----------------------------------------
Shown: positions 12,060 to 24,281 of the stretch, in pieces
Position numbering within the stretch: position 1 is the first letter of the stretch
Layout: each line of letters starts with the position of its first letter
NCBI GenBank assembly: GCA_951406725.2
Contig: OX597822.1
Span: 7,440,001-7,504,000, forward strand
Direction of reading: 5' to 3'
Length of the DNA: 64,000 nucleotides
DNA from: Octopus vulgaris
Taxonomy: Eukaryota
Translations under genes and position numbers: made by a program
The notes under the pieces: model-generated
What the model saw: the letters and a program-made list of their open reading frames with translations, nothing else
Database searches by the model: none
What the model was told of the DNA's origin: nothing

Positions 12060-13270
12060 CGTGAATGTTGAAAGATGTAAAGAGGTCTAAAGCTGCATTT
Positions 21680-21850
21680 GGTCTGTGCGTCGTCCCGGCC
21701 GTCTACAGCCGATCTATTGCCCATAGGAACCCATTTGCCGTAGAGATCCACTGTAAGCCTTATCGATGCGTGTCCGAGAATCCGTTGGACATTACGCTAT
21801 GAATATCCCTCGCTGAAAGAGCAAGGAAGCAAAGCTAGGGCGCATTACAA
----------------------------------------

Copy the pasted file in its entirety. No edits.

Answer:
Shown: positions 12,060 to 24,281 of the stretch, in pieces
Position numbering within the stretch: position 1 is the first letter of the stretch
Layout: each line of letters starts with the position of its first letter
NCBI GenBank assembly: GCA_951406725.2
Contig: OX597822.1
Span: 7,440,001-7,504,000, forward strand
Direction of reading: 5' to 3'
Length of the DNA: 64,000 nucleotides
DNA from: Octopus vulgaris
Taxonomy: Eukaryota
Translations under genes and position numbers: made by a program
The notes under the pieces: model-generated
What the model saw: the letters and a program-made list of their open reading frames with translations, nothing else
Database searches by the model: none
What the model was told of the DNA's origin: nothing

Positions 12060-13270
12060 CGTGAATGTTGAAAGATGTAAAGAGGTCTAAAGCTGCATTT
Positions 21680-21850
21680 GGTCTGTGCGTCGTCCCGGCC
21701 GTCTACAGCCGATCTATTGCCCATAGGAACCCATTTGCCGTAGAGATCCACTGTAAGCCTTATCGATGCGTGTCCGAGAATCCGTTGGACATTACGCTAT
21801 GAATATCCCTCGCTGAAAGAGCAAGGAAGCAAAGCTAGGGCGCATTACAA